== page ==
The calendar is an indispensable tool in our over-committed and over-stimulated culture, and one no longer reserved solely for work commitments and appointments. Many busy people, faced with ever-dwindling free time, resort to scheduling everything from time with friends and family to sex with a partner.
But is scheduling your free time a good idea?
Researchers from Ohio State University’s Fisher College of Business and Rutgers Business School evaluated existing research (much of it their own) on time management tactics and how they affect the uptake, outcome and enjoyment of various activities. Many of their assessments, which are published in the journal Current Opinion in Psychology, are in line with conventional productivity wisdom. They determined that scheduling an activity increases the likelihood that it’ll get done, for example, and that multitasking helps people achieve more, but with spottier results.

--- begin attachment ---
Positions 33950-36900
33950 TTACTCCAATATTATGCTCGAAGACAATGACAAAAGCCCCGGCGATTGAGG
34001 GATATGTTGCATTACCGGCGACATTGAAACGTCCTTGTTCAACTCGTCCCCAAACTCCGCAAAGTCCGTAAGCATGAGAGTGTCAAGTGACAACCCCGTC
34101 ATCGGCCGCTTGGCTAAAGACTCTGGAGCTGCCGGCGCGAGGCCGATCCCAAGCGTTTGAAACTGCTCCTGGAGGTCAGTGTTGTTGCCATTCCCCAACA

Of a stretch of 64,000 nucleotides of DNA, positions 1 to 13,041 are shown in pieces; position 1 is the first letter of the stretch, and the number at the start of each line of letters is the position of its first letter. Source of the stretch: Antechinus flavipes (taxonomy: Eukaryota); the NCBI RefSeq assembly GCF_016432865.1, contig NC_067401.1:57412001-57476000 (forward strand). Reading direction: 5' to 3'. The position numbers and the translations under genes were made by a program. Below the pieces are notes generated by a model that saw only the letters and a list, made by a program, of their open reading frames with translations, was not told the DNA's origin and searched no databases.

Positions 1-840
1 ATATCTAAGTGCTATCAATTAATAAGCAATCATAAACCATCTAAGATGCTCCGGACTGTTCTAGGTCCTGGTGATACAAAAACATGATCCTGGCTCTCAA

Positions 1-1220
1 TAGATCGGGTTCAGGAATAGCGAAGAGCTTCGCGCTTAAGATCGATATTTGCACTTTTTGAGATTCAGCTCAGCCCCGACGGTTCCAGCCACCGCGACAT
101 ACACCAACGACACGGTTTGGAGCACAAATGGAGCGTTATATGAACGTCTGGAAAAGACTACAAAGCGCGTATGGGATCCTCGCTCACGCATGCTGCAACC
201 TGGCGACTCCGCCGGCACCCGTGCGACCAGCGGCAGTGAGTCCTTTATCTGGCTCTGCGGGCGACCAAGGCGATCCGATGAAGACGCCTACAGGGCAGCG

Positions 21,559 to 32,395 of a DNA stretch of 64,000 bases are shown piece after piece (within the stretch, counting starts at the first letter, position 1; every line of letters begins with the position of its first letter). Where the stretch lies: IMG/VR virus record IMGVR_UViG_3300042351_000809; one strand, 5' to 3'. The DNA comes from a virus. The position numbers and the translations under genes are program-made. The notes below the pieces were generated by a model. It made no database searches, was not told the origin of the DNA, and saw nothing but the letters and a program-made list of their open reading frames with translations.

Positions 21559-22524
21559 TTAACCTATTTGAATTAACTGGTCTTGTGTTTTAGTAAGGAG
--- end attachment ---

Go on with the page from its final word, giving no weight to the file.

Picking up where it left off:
When it comes to enjoying leisure activities, however, the researchers found that classic time management strategies may backfire. Just as with work tasks or errands, science shows that getting fun activities on the calendar increases your chances of getting them done — but there’s a cost, according to the researchers’ analysis. Here’s how to plan your free time without sacrificing fun.